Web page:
It underlay the Constitution and its creation of a government of limited powers In that sense, his worries proved to be warranted. The entire congressional debate of — over the Missouri Question turned on the question of federal versus state sovereignty, essentially a constitutional conflict in which Jefferson’s long-standing opposition to federal power was clear and unequivocal, the Louisiana Purchase being the one exception that was now coming back to haunt him. But just as the constitutional character of the congressional debate served only to mask the deeper moral and ideological issues at stake, Jefferson’s own sense of regret at his complicity in providing the constitutional precedent for the Tallmadge amendment merely scratched that surface of his despair.
National Park Service. Retrieved July 3, Several thousand planters took their slaves in the area All were in for a shock. The Tallmadge amendment of , therefore, must also be considered the first serious challenge to the extension of slavery. The year before, he had objected to the admission of Illinois on the well-founded grounds that its constitution did not provide enough assurance that the Northwest Ordinance prohibition on slavery would be perpetuated.
He was known as a political odd duck. Nominally an ally and kin, by marriage, of De Witt Clinton, who nonetheless distrusted him, Tallmadge was disliked by the surviving New York Federalists, who detested his defense of General Andrew Jackson against attacks on Jackson’s military command in East Florida.
January 23, Adirondack Almanack. Retrieved August 2, It began with congressional conflicts over slavery and related matter in the s. It reached a crisis during the first great American debate about slavery in the nineteenth century, over the admission of Missouri to the Union.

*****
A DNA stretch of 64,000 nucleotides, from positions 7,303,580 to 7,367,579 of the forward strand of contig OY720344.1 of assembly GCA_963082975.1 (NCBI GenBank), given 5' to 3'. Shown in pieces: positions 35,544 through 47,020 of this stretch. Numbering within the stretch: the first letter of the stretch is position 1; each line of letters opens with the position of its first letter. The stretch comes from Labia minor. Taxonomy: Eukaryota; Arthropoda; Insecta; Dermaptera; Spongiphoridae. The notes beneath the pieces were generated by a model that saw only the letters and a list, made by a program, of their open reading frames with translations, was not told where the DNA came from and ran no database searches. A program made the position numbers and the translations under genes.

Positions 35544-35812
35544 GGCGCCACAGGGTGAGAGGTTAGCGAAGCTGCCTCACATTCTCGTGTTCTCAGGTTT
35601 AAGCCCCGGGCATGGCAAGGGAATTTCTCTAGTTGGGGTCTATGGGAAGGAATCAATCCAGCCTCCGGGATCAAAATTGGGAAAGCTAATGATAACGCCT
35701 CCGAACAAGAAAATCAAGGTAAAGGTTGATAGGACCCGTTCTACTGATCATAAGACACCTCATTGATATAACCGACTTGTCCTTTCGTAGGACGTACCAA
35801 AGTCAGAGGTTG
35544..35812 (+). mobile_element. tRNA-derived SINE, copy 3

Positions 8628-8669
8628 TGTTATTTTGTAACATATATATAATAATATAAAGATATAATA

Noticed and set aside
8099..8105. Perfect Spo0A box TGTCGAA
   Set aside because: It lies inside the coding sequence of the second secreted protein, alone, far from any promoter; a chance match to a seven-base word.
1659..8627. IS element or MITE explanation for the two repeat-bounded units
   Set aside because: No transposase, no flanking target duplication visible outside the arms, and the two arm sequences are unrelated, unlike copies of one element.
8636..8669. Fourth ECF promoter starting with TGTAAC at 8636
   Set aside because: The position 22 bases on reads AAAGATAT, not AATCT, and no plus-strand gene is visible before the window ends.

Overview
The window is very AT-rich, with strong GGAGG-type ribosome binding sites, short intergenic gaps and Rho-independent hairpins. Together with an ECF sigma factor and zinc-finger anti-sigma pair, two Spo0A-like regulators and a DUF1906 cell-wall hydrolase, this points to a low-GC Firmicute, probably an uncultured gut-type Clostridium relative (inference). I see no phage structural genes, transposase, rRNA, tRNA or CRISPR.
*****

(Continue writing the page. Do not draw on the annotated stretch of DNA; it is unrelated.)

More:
The story also offers historical paradoxes of its own, in which hardline slaveholding Southern Republicans rejected the egalitarian ideals of the slave-holder Jefferson while anti-slavery Northern Republicans upheld them—even as Jefferson himself supported slavery’s expansion on purportedly antislavery grounds.
The Jeffersonian rupture over slavery drew upon ideas from the Revolutionary era. It began with congressional conflicts over slavery and related matters in the s. It underlay the Constitution and its creation of a government of limited powers, without which Southern participation would have been unthinkable. In part, the breakthrough of emancipation in the Middle States after —especially in New York, where James Tallmadge played a direct role—emboldened Northern antislavery opinion.
Southern slavery had spread since After the end of the War of , and thanks to new demand from the Lancashire mills, the effects of Eli Whitney’s cotton gin, and the new profitability of upland cotton, slavery expanded into Alabama , Mississippi , and Louisiana. Between and , U. Slavery’s revival weakened what had been, during the Revolutionary and post-Revolutionary era, a widespread assumption in the South, although not in South Carolina and Georgia, that slavery was doomed.
By the early s, Southern liberal blandishments of the post-Revolutionary years had either fallen on the defensive or disappeared entirely. This was that the institution of slavery should not be dealt with from outside the South.
Whatever the merits of the institution—and Southerners violently disagreed about this, never more so than in the s—the presence of the slave was a fact too critical, too sensitive, too perilous to be dealt with by those not directly affected. Slavery must remain a Southern question.
Northern attacks on the institution were regarded as incitements to riot among the slave populations—deemed a dire threat to white southern security. Tallmadge’s amendments horrified Southern congressmen, the vast majority of whom were Jeffersonian Republicans.
They claimed that whatever the rights and wrongs of slavery, Congress lacked the power to interfere with its expansion. Southerners of all factions and both parties rallied to the proposition that slavery must remain a Southern question.
Because the number of presidential electors assigned to each state was equal to the size of its congressional delegation The representation of any state in the lower house of Congress was based on the number of its free inhabitants, push three-fifths of its slaves.
The free states were now  forging ahead in total population, were now had a definite majority. On the other hand, the delegation from the South was disproportionate to its free population, and the region actually had representation for its slave property. This situation vexed the Northerners, especially the New Englanders, who had suffered from political frustration since the Louisiana Purchase, and who especially resented the rule of the Virginia Dynasty.